Show reviews are usually either disregarded and/or seen as a way to kiss the ass of the artist(s) seen. But this one is something different: a review of an Elf Power and Neutral Milk Hotel show can only be written out of sincere respect. To call Mangum a god or to worship him in any fashion would be an exercise in futility—as Mangum says, “God is a place you will wait for the rest of your life.” But neither is Mangum a tall-tale folk hero. Neutral Milk Hotel always seem to defy categorizations, confinements, and controversies. But for now I’m getting ahead of my self—after all, Elf Power played too.
Also part of the colorful cavalcade that is the Elephant Six collective, Elf Power is fresh off the release of their 12th LP, Sunlight on the Moon (TFN Review). Whipping through a set that included a Bill Doss remembrance tune (OTC’s “Jumping Fences”) and a joking stab at the inappropriately un-death metal of “Total Annihilation,” the set also featured the slowed-down tempo change of the short and charming “A Slow Change,” the dark, echoed call and answer of “Darkest Wave,” the heavy, fuzz stomps of “Strange Designs,” and the rip-roaring closer “Everlasting Scream.” Elf Power didn’t serve as a roadblock to Neutral Milk Hotel, they only added excitement to the already fervent Neutral Milk Hotel-starved crowd.
As soon as the set ended the air rapidly filled with excitement-what’s another twenty-minute wait after a decade and a half? The excitement was justified as Mangum and Co. defied classification yet again, lumping everyone in the audience into their fuzzy, woolen world. At points I was a bit perturbed, but not by the band—Neutral Milk Hotel demanded respect as we were asked to not take any video or photos, but Mangum called out at least one would-be photographer, shaking a finger and asking them to knock it off. Trust me: you‘re never going to forget you saw Neutral Milk Hotel. The band seemed intent on giving the crowd an experience that would result in sacred memories, and they did not disappoint. The white whale of the musical world—long-haired, appropriately bearded, and slightly obscured by a Cuban Army hat—Jeff Mangum, mustachioed drummer Jeremy Barnes, brass bellower Scott Spillane, the new and equally-impressive multi-instrumentalist Jeremy Thal, long time cohort and Hotelier Laura Carter of Elf Power, child like multi-instrumental muse of The Music Tapes’ Julian Koster, and Mangum’s wife, the radical filmmaker Astra Taylor, all took the stage in a mythical fashion—we seriously couldn’t clap or say thanks for returning loud enough. From the very first strums of “The King of Carrot Flowers, Part 1” everything was a exciting return to form. The sing-alongs began, the anticipation melted into elation, and the packed house was at full attention. Transitioning swiftly into the opening drone of “The King Of Carrot Flowers Part 2 & 3,” it really goes without saying that you don’t know excitement until you’re shouting “I love you Jesus Christ/Jesus Chris I love you yes I do” along with the band you never thought you’d get to see. Neutral Milk Hotel sounded fresh and practiced yet ragged and homespun, and with almost all of the 1998 classic In Aeroplane Over The Sea (TFN Classic Album Revisit) being represented—sans “Communist Daughter”—everyone had their place and time to shine.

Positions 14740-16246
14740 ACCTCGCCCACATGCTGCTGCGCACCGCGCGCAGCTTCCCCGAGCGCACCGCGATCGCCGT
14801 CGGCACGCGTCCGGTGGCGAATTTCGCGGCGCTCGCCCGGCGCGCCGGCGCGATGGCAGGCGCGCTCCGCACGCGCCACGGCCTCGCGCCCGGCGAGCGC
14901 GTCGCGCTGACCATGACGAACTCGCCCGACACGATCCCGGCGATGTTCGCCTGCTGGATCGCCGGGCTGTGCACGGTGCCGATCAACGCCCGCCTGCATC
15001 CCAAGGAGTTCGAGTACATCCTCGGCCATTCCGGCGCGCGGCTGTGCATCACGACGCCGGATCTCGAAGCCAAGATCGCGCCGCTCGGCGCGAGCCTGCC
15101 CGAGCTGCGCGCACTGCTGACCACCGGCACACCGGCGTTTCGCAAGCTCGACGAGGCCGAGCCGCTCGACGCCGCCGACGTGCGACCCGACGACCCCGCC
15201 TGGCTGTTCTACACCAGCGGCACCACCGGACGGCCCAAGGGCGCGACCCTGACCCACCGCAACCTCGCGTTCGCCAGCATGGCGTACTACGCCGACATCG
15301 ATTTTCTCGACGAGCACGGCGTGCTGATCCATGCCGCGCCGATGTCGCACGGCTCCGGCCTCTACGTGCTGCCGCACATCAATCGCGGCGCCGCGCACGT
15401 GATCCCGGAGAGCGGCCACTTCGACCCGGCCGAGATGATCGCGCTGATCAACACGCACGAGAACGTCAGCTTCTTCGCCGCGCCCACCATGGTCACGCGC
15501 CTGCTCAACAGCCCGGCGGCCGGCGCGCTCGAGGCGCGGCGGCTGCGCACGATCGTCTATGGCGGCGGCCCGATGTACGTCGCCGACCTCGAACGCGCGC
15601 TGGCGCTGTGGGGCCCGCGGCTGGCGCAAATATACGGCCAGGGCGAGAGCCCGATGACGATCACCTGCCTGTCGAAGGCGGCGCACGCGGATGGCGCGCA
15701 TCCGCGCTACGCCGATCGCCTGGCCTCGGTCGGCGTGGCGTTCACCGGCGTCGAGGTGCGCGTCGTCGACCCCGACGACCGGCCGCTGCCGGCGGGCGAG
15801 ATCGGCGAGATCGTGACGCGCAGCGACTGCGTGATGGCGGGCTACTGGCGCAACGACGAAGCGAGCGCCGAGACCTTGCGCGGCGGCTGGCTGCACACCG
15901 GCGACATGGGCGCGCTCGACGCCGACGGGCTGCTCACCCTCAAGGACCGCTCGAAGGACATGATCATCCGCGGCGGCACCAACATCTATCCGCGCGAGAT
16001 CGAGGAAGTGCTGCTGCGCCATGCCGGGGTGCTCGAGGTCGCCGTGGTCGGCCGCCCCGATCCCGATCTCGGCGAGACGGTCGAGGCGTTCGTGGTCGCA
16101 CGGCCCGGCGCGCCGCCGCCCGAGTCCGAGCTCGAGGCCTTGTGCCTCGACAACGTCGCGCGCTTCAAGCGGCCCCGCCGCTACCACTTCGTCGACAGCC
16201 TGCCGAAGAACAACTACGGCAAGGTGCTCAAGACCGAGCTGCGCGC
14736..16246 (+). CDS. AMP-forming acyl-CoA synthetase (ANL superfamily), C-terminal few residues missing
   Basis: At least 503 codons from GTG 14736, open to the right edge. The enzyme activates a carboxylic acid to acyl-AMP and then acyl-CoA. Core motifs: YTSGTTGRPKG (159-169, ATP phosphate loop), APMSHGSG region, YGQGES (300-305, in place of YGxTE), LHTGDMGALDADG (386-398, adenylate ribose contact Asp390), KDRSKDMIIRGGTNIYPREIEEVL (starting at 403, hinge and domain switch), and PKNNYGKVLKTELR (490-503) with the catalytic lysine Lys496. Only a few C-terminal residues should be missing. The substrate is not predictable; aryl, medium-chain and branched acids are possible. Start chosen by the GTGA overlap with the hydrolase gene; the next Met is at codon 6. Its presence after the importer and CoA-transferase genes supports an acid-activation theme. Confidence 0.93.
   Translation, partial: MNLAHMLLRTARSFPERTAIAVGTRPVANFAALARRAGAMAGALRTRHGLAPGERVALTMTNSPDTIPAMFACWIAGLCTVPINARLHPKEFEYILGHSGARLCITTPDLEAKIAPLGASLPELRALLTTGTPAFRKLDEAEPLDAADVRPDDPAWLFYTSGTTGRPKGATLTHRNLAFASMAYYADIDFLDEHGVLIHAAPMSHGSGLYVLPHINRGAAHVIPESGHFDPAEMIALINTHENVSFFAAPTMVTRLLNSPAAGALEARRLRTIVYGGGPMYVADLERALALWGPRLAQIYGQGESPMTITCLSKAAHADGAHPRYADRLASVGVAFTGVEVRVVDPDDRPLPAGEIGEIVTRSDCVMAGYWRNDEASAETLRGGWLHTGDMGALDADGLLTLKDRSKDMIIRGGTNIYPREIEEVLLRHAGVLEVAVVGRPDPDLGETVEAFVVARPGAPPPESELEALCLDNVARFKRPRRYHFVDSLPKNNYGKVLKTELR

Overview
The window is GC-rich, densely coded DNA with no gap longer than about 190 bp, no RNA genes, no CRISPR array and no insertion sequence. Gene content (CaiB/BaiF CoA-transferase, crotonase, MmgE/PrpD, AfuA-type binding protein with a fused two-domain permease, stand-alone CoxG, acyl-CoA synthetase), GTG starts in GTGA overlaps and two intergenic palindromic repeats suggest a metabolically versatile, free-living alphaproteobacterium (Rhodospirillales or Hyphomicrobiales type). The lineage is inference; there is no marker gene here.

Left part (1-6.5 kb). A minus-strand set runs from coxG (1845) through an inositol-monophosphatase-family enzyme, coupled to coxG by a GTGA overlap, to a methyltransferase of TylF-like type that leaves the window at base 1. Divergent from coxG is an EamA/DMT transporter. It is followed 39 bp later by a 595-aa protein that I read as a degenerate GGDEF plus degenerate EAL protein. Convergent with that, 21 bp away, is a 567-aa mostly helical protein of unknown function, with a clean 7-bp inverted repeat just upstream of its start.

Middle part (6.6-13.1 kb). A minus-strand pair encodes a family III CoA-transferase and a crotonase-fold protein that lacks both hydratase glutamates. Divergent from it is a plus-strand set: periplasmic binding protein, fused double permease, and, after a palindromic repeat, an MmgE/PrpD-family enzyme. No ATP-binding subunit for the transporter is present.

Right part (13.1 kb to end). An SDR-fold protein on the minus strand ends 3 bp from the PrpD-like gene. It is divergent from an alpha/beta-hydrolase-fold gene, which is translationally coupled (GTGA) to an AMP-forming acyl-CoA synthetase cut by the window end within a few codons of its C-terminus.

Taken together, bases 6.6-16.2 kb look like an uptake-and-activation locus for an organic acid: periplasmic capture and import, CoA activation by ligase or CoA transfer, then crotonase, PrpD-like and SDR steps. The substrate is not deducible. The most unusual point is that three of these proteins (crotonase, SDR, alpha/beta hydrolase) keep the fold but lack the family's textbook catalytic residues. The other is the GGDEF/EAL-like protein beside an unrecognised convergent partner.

Spillane was a huge crowd favorite, ringing in the brass parts with epic precision. When he wasn’t playing he was spitting out every lyric with Jeff and/or keeping time with a fancy trombone dance. Highlights for Spillane included the melancholy waltz of instrumental “The Fool” as well as the fantastically appreciated “Untitled (The Penny Arcade In California)” and the bouncy, joyous jive of “Songs Against Sex.” Gaining just as much appreciation, Julian Koster was just as much in form and talented as the rest, his singing saw on the explosive “Ghost” and the ever-rising title track “In The Aeroplane Over the Sea” near-perfect replications of their studio counterparts. Koster was also impressive on bass duties, enveloping the audience in his boom during high-energy pieces like “Holland, 1945” and “Gardenhead/ Leave Me Alone.”
It was a joyous occasion for all. Generalissimo Mangum was in top form as he hopped, galloped, and rocked around in circles almost in his own world, appreciative and comfortable. Whenever a memorable sing-a-long approached Mangum prodded the crowd with a sharp, quick “Come on” launching everyone into the fabled da, da, da’s of “Oh Comely” or the or the slowing de, de, de’s of “Two-Headed Boy.” He even joked when the beginning seconds of final track “Engine” didn’t exactly come together, prompting a re-start: “Thank you. [Pause] This is ‘Engine, Part Two.’”
The Pauli exclusion principle states (more or less) that two bodies cannot occupy the same space. But when I think back to this Neutral Milk Hotel show, I feel like we were all in the same space, and more than one at that. Seemingly in the Madison Theater as individual people, at the same time we were all wrapped into one, impossibly coexisting in Mangum’s weird and wondrous aeroplane over the sea.
*It should be noted that pictures were not allowed by the artist at this show so you will just need to imagine Mangum’s beard!
Neutral Milk Hotel: Madison Theater—Covington, KY—14 October 2013 Setlist
The King of Carrot Flowers, Part One
The King of Carrot Flowers, Parts Two & Three
A Baby for Pree
Gardenhead / Leave Me Alone
In the Aeroplane Over the Sea
Song Against Sex
Snow Song, Part One
[untitled] (The Penny Arcade in California)
Two-Headed Boy, Part Two
Ferris Wheel on Fire
-Review by Christopher Tahy with Simon Workman